Critical Care Medicine at Boston Children’s Hospital promotes the health and safety of children who are critically ill or injured or who suffer acute or chronic pain. Our team offers a broad range of treatments, ranging from nutrition therapies in our pediatric intensive care units to caring for children with chronic respiratory conditions.
Our 30-bed Medical-Surgical Intensive Care Unit (MSICU) and 12-bed Medicine Intensive Care Units (MICU) are run by a multi-discipline team of physicians who provide critical care services in Medicine, General Surgery, Transplantation, Neurosurgery, Trauma, Orthopedics, Otolaryngology (the study of head and neck disorders) and Craniofacial Reconstruction
We have one of the highest levels of expertise and largest pediatric intensive care units in the United States.
We see more than 2,000 patients annually; the survival rate is 98 percent.
Boston Children's has one of the largest pediatric Extracorporeal Membrane Oxygenation programs in the world. Functioning as a replacement for a critically ill child’s heart and lungs, ECMO technology serves between 50 and 60 children with severe respiratory or cardiac problems each year.
A Collaboration of Intensive Care Units
The Division of Critical Care Medicine and the Medicine Critical Care Program work together to ensure that those Boston Children’s patients with intensive care needs receive the best care possible. Between the two units, our specially trained physicians care for children with all types of childhood illnesses, with the exception of burns and cardiac diseases.
Dr. Monica Kleinman, Medical Director of the MSICU, and Dr. Michael Agus, Director of the Medicine Critical Care Program, together ensure the delivery of optimal care in the ICUs.
Learn more about the Medicine Critical Care Program and the Medicine ICU.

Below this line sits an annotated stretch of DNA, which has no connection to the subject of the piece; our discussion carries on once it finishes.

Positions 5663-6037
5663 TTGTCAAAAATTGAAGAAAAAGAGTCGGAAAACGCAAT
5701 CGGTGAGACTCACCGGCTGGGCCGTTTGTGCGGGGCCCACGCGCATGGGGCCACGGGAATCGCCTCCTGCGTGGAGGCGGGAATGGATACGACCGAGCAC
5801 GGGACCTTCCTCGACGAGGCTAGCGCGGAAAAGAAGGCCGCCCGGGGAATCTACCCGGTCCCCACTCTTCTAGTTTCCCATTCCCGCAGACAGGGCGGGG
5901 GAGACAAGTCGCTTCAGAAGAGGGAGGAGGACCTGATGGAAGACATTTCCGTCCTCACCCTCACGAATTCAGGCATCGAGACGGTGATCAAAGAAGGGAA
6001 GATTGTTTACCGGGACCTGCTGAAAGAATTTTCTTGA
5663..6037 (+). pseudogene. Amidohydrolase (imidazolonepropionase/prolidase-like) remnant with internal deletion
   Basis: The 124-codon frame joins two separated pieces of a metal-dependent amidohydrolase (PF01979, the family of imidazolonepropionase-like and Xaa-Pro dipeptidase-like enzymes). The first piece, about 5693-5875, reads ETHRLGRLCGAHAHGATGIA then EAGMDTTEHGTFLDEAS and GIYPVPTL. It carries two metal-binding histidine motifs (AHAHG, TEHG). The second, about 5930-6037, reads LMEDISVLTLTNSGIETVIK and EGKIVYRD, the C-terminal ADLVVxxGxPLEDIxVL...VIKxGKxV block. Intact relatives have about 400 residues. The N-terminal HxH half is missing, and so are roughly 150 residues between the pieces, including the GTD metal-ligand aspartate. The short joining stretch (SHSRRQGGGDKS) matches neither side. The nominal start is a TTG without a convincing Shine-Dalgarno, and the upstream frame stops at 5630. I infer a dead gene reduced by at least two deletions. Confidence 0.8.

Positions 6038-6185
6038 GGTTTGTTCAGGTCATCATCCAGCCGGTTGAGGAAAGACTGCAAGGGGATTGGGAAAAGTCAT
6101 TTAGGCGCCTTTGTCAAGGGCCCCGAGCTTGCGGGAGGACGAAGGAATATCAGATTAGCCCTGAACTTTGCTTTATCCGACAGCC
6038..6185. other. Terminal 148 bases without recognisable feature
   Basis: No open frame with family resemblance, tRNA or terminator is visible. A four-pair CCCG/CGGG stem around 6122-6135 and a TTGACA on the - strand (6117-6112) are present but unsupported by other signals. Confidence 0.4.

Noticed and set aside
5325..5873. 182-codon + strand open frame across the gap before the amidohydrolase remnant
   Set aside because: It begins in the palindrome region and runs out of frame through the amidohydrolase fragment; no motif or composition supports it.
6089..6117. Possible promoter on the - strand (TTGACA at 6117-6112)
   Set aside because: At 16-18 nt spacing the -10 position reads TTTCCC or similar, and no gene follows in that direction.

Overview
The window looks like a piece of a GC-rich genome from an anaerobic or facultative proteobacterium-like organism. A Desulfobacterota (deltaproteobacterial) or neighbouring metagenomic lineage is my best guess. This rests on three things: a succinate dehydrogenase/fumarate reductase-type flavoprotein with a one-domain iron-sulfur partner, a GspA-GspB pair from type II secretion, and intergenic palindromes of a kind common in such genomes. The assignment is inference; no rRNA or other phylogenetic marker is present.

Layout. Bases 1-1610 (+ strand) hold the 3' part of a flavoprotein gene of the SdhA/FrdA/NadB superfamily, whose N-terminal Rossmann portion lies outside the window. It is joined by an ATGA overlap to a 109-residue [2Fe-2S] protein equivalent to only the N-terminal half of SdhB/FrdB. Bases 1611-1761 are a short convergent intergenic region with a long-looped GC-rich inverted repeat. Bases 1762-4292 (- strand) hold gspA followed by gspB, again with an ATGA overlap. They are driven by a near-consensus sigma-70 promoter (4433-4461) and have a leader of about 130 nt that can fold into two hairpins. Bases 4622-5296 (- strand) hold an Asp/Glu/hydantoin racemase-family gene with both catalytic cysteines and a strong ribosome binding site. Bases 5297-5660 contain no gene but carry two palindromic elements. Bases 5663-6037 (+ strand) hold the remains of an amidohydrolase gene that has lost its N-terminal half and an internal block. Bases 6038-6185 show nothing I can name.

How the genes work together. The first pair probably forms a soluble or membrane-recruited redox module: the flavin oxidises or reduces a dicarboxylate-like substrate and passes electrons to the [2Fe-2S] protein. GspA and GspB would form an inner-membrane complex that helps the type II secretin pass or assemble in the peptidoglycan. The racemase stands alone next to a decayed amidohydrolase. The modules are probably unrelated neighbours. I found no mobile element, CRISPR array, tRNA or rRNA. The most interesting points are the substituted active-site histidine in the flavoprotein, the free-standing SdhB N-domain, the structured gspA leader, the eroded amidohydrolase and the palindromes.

Discoveries in Pain Management
Researchers at Boston Children's Hospital developed a slow-release anesthetic drug-delivery system that could potentially revolutionize treatment of pain during and after surgery, and may also have a large impact on chronic pain management. Children’s Daniel Kohane, MD, PhD, explains, "It would be useful for conditions like chronic pain where, rather than use narcotics, which are systemic and pose a risk of addiction, you could just put that piece of the body to sleep."
To learn more, visit the Pain Management website.
Critical Care Medicine’s leadership responsibilities at Boston Children's Hospital are extensive, and include a broad range of programs vital to the functioning of the institution, including:
- Medical Surgical ICU
- Medical Critical Care Program
- Transport Program
- Simulator Program
- Respiratory Care & ECMO Program
- Code Team & CPR Committee
- PALS (Pediatric Advanced Life Support) Program
- Program for Patient Safety & Quality
- Institute for Professionalism & Ethical Practice (IPEP)
- Program to Enhance Relational & Communication Skills (PERCS)
- Ethics Committee
- Critical Care, Anesthesia, Perioperative Extension (CAPE) and Home Ventilation Program
- Critical Care Fellowship Program
- Nosocomial Infection Oversight Committee
- Nutrition in the ICU
- BMC PICU
The accomplishments of the Division of Critical Care Medicine are of the highest excellence across the three core missions: clinical care, research and teaching.